||This article includes a list of references, but its sources remain unclear because it has insufficient inline citations. (May 2008)|
TDRS-D being deployed on Flight Day 1 of the mission.
|Mission type||Satellite deployment|
|Mission duration||4 days, 23 hours, 38 minutes, 52 seconds|
|Distance travelled||3,200,000 kilometres (2,000,000 mi)|
|Spacecraft||Space Shuttle Discovery|
|Launch mass||116,281 kilograms (256,360 lb)|
|Landing mass||88,353 kilograms (194,790 lb)|
|Payload mass||17,280 kilograms (38,100 lb)|
|Members||Michael L. Coats
John E. Blaha
Robert C. Springer
James F. Buchli
James P. Bagian
|Start of mission|
|Launch date||13 March 1989, 14:57:00UTC|
|Launch site||Kennedy LC-39B|
|End of mission|
|Landing date||18 March 1989, 14:35:51UTC|
|Landing site||Edwards Runway 22|
|Perigee||297 kilometres (185 mi)|
|Apogee||308 kilometres (191 mi)|
Back row, L-R: Bagian, Springer, Buchli. Front row, L-R: Blaha and Coats.
STS-29 was a NASA Space Shuttle mission, during which Space Shuttle Discovery inserted a Tracking and Data Relay Satellite (TDRS) into Earth's orbit. It was the third shuttle mission following the Challenger disaster of 1986, and launched from Kennedy Space Center, Florida, on 13 March 1989. STS-29 was the eighth flight of Discovery and the 28th Space Shuttle mission overall; its planned predecessor, STS-28, was delayed until August 1989.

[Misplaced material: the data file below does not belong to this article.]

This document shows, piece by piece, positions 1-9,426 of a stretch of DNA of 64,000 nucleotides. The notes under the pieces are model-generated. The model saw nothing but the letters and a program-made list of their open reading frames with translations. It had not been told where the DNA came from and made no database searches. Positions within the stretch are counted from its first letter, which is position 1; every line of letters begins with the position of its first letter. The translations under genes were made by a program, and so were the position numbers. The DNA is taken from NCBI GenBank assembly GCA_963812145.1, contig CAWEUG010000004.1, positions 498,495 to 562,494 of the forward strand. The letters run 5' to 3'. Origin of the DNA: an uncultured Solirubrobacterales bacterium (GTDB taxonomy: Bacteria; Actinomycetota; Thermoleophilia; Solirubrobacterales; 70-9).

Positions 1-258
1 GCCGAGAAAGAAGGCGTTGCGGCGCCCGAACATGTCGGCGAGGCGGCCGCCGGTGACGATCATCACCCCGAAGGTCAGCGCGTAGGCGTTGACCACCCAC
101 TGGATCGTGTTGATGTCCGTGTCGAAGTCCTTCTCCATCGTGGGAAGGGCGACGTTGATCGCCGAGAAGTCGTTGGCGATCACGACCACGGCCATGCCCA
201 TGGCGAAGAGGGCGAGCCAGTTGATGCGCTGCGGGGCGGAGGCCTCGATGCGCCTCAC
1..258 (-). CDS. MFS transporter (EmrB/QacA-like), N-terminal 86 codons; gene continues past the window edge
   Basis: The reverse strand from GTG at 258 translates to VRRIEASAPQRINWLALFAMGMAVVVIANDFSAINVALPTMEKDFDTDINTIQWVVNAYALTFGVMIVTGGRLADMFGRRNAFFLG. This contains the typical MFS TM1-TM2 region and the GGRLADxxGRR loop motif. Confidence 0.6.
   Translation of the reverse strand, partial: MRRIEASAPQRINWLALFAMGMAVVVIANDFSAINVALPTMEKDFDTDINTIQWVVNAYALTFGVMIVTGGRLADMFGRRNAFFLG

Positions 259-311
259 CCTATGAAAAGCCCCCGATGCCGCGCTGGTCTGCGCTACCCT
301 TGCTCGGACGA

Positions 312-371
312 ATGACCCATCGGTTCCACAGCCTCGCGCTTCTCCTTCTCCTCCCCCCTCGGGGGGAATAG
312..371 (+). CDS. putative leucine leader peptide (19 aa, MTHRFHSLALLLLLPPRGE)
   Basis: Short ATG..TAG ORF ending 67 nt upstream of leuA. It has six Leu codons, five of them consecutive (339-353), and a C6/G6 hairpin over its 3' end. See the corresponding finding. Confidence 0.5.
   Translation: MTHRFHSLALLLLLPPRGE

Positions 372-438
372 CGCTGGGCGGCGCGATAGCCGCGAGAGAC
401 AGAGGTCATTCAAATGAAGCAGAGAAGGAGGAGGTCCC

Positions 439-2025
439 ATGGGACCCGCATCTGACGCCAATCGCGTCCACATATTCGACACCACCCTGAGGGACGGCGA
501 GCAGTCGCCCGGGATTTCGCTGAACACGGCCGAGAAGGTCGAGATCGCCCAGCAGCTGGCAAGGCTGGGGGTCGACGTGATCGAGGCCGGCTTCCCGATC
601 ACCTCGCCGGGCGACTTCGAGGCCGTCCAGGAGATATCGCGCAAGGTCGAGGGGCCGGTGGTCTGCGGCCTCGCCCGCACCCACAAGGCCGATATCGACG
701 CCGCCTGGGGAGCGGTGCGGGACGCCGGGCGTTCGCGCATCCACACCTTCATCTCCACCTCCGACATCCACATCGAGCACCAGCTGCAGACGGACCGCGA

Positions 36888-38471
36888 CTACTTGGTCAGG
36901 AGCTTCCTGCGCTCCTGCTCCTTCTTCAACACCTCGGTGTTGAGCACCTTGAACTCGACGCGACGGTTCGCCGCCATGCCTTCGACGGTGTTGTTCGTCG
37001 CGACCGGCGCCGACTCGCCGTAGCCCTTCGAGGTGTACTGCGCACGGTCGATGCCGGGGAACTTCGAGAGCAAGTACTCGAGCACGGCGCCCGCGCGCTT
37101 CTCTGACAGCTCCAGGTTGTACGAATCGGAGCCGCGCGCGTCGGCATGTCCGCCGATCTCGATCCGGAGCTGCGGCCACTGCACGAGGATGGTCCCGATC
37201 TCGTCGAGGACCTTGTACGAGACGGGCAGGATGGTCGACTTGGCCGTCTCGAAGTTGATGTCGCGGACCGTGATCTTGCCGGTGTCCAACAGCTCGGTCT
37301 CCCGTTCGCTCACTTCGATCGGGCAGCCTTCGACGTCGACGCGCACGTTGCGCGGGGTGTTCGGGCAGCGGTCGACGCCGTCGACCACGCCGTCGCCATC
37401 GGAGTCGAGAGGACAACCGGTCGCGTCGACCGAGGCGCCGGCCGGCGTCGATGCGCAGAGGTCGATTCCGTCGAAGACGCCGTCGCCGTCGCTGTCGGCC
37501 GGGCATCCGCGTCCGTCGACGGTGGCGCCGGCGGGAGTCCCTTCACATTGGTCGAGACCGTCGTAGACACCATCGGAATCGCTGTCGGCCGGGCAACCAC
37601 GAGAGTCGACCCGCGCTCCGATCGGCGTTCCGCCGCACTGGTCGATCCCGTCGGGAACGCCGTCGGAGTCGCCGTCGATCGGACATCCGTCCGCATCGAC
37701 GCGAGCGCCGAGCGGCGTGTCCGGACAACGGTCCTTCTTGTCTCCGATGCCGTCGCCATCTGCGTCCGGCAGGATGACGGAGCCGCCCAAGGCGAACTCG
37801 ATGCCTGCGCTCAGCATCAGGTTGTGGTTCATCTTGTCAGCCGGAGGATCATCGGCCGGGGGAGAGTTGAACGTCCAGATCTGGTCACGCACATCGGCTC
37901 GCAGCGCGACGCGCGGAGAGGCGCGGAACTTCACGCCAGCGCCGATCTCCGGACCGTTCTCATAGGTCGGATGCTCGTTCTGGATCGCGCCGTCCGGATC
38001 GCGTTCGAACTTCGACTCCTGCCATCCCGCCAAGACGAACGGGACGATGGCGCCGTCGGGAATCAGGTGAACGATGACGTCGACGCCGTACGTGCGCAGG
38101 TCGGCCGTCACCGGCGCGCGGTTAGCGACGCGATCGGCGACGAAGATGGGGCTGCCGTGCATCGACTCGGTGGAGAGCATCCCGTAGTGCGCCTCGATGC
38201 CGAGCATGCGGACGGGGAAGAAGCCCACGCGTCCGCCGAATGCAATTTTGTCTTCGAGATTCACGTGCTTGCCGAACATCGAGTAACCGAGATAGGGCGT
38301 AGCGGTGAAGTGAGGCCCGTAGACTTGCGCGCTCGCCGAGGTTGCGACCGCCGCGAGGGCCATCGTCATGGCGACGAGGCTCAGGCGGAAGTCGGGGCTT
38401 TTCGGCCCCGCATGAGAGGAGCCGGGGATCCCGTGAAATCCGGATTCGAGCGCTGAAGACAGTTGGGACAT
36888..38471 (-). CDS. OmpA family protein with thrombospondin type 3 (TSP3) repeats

Some conspiracy theorists believe that recorded conversations between STS-29 and its mission controllers prove the existence of alien spacecraft. However, it is most likely that these transmissions are in reality a mere hoax.
|Commander||Michael L. Coats
|Pilot||John E. Blaha
|Mission Specialist 1||Robert C. Springer
|Mission Specialist 2||James F. Buchli
|Mission Specialist 3||James P. Bagian
Mission summary